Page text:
London Film Festival BLACK SWAN Press Conference with Mila Kunis, Vincent Cassel and Darren Aronofsky | The Fan Carpet Ltd • The Fan Carpet: The RED Carpet for FANS • The Fan Carpet: Fansites Network • The Fan Carpet: Slate • The Fan Carpet: Theatre Spotlight • The Fan Carpet: Arena • The Fan Carpet: International

London Film Festival BLACK SWAN Press Conference with Mila Kunis, Vincent Cassel and Darren Aronofsky

Black Swan
23 October 2010

Mila Kunis and Vincent Cassel joined director Darren Aronofsky at the London Film Festival for the press conference of BLACK SWAN.

Sadly the star of the film, Natalie Portman wasn’t in attendance at either the press conference or premiere. However Mila Kunis was on top form in a black chiffon gown with beaded detail at the waist by D&G.

Black Swan is much more than what it says in its limited synopsis of a thriller that zeros in on the relationship between a veteran ballet dancer and a rival.

The film doesn’t open here in the UK until February 11th so we feel very privileged to have has a very early peek at the masterpiece and Portman is already receiving Oscar buzz for her performance.


How did you immerse yourself in the world of Ballet and how different is it to the film business?

Darren Aronofsky: Usually when you make a movie, doors open, but the Ballet world just really couldn’t care. They’re insular and self involved and very focused, but slowly and surely a few dancers approached us that wanted to share their story, and we did a lot of research and eventually the choreographer Benjamin Millepied came on board, and that gave us a stamp of approval because he’s very well respected in the New York city Ballet and the Ballet world, and slowly but surely that helped us out.


There’s a connection between Black Swan and The Wrestler in terms of the body injuries and dedication in both the films, can you explain that?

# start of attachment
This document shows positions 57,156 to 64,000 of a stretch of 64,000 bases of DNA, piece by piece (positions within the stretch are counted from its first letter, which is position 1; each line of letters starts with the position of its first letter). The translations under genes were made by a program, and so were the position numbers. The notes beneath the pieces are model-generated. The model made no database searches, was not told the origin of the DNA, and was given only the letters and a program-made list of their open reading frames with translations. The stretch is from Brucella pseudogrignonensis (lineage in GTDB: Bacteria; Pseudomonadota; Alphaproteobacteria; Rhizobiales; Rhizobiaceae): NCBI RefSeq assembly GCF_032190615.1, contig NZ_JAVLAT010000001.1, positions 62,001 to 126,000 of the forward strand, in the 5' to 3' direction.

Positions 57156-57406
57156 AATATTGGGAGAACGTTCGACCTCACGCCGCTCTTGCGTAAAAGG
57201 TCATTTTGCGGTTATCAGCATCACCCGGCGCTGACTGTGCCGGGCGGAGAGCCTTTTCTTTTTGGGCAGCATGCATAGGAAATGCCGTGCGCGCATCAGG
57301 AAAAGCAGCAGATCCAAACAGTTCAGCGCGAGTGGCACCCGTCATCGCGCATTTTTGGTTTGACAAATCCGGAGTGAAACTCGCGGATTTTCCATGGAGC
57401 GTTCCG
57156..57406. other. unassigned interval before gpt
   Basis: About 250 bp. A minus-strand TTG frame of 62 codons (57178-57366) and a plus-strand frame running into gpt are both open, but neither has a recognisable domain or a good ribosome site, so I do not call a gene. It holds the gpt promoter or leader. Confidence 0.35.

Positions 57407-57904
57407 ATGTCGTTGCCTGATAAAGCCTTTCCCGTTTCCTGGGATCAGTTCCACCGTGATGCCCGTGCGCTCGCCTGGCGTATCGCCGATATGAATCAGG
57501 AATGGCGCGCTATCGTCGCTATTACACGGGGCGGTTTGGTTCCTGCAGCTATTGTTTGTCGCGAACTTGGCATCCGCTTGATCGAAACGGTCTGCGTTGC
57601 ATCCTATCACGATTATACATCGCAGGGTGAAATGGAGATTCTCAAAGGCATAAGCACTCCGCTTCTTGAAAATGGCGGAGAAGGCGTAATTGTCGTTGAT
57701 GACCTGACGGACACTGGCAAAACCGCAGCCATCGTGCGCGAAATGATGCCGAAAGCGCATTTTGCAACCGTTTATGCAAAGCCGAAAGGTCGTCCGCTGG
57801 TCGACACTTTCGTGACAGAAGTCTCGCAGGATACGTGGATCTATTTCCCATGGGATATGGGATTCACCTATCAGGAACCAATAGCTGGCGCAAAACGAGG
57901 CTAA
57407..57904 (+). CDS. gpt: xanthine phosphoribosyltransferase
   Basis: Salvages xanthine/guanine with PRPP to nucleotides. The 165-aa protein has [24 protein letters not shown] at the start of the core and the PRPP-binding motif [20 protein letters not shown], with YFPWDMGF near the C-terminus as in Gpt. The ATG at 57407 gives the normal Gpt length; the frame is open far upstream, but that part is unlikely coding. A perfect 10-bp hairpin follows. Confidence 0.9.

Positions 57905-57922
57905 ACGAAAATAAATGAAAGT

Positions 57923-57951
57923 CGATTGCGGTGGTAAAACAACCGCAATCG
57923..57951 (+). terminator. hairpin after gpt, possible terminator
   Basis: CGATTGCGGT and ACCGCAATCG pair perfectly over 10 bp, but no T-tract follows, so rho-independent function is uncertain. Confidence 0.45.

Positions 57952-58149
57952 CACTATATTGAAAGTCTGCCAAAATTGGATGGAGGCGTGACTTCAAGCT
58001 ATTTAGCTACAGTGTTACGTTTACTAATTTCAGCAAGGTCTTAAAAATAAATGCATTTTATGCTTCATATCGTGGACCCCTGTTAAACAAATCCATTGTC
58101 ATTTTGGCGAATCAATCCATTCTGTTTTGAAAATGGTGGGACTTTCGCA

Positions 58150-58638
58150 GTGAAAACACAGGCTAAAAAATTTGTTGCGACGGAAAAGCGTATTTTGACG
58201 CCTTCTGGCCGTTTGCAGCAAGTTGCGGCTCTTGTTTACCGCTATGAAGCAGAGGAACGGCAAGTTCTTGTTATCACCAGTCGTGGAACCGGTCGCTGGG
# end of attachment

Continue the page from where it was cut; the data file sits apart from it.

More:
Darren Aronofsky: When we were cutting The Wrestler, we really got into revitalizing the film, we had been developing it for eight years actively and it kind of died. One of my producers; Mark Hayman came to me and said he wanted to write something, so I said what about a Ballet project and he said there were a lot of similarities between this and The Wrestler and I wasn’t afraid of them. I thought it was an interesting thing because you are talking about the highest art and the lowest art; if you wanna call wrestling an “art”. I think they are both about performances and performers, where performers put their bodies before their health, and age and physicality is the big challenge for that.


What advice do you have for young film makers who are striving to be in your position today?

Darren Aronofsky: The only thing new film makers have to offer really is originality, just try to do something different, and persistence is a huge part of the game, so a combination of those two is essential.


How did the rehearsal periods of the film, learning to dance help you build your characters?

Mila Kunis: I think it was important for everybody to do a little bit of dancing, the way a ballerina holds herself is very very specific, and you can only fake that so much. I felt for me personally I had to have my collar bones showing, and bones protruding, and I had to lose weight, which made sense because ballerinas hold their arms back and their ribcage is tucked in, and all of that helped the character.

Vincent Cassel: As you can see, I didn’t do much dancing in the movie, but I could have (laughs) When I read the script, I originally thought my parts where I direct Natalie, I would be doing more dancing. But I watched Mikhail Baryshnikov directing a young dancer and he wasn’t moving at all, so when we got on the set we got into that vibe where the dancing wasn’t really required, and it was more about helping her, following her and I think that looked more like an ex dancer than spinning around would have done. I did train 17 years ago, as you can see (laughs).


What in terms of creativity, were your biggest struggles or challenges?

Darren Aronofsky: It was a really difficult film to make, after The Wrestler, everyone was like what are you doing making a film about wrestling with Mickey Rourke, and we had the success we had with it, so I thought it would get easier with this film because we had Natalie Portman and Vincent Cassel and Mila Kunis, and Winona Ryder but it was still really really difficult and raising the money for this film was harder than raising the money for The Wrestler. Two weeks out the money fell apart, but then we were very lucky and quickly got Fox Searchlight to come in after we were on our hands and knees begging. Because we had so little money, every single day was difficult, there was never an easy day, everyday was like ‘Oh my gosh we have to do all that today’, and then there was no money for post production and we had to do over 300 special effects, so it was very very hard.